Integration solutions are often best served by dynamically creating business objects, where a business object contains all of the required data to be accessed by a business process. The Data Access capability creates these business objects when source data is published or when a request arrives from a composed or straight-through processing (STP) application.

Staged Data Access

In some occasions, creating data for access dynamically isn't the best approach. For example, when the data collection process has an unacceptable impact on the response times of the applications that are being accessed (specifically, the response times for the regular users of the source applications), the integration solution has to be adjusted so that the impact on these users is less troublesome.

Similarly, response times for the STP or composed application may be unacceptable. For example, suppose that you are building a composed application and that collecting the data required to meet users' needs will involve sequential access to ten applications, each with a response time of two seconds. The two-second response time for each individual application is quite acceptable to most users. However, the cumulative response time of 20 seconds is not acceptable.

These performance issues can be addressed by placing the data into a separate database, called a staged data set. A platform for staging data (using some intermediate data format) is useful for those integration scenarios where the data from the source applications can't be accessed directly and immediately from the source applications.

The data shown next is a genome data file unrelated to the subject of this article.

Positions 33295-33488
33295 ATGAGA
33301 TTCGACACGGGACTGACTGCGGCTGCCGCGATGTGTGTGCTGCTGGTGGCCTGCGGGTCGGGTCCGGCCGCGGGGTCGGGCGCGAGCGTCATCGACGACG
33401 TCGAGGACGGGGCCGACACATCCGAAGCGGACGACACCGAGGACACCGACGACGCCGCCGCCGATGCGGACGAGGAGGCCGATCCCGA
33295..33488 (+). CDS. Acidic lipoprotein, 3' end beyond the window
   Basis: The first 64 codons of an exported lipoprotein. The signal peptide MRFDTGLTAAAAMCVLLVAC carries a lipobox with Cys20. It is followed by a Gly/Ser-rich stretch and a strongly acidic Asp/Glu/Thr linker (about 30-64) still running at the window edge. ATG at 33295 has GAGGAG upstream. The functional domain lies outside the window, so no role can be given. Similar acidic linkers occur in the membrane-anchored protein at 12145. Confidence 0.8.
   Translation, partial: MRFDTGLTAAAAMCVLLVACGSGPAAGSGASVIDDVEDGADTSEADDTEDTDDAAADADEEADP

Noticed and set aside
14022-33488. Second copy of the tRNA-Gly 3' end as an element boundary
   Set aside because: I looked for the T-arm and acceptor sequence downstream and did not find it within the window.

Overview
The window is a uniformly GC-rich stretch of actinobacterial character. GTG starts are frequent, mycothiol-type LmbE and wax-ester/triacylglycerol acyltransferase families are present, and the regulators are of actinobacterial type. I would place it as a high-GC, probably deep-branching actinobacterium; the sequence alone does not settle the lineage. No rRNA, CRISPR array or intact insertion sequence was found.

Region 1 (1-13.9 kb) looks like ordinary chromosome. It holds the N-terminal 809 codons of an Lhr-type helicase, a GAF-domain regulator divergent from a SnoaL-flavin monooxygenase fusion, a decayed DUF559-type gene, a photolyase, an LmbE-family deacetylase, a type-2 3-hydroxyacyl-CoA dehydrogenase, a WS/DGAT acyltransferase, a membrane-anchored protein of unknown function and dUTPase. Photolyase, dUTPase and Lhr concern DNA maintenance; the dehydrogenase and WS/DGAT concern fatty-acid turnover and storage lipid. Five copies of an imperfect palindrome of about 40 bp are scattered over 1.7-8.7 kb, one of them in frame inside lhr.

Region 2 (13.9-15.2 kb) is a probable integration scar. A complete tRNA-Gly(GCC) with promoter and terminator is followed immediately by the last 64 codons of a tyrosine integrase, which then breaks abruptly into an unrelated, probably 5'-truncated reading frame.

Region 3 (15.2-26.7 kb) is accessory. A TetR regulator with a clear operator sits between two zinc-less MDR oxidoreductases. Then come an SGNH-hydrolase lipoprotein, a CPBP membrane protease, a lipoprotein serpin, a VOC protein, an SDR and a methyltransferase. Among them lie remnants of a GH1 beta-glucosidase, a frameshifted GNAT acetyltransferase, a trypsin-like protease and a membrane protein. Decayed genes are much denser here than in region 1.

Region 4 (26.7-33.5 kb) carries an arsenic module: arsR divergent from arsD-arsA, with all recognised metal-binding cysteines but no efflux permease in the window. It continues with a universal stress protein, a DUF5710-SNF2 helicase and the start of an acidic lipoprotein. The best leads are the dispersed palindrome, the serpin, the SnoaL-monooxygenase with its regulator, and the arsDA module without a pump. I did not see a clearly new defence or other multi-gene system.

Putting data into a staged data set is a straightforward process when the data is stable and when the access from the integration programs is read-only. However, if the source applications update the data on a regular basis, those updates have to be propagated from the source applications to the staged data set within a short time frame. Otherwise, the data will become stale and less useful to the integration programs. The reverse problem is also a possibility. If the integration programs are going to change the data in the staged data set, then those changes have to be propagated to the source applications in a short time frame.

File/Database Access

In addition to accessing data from applications, data stored in flat or structured files as well as databases need to be retrieved for processing. Most file and database access mechanisms are programmatic.

Microsoft Corporation - Guidelines for Application Integration
Microsoft Corporation - Guidelines for Application Integration
Year: 2003
Pages: 50 © 2008-2017.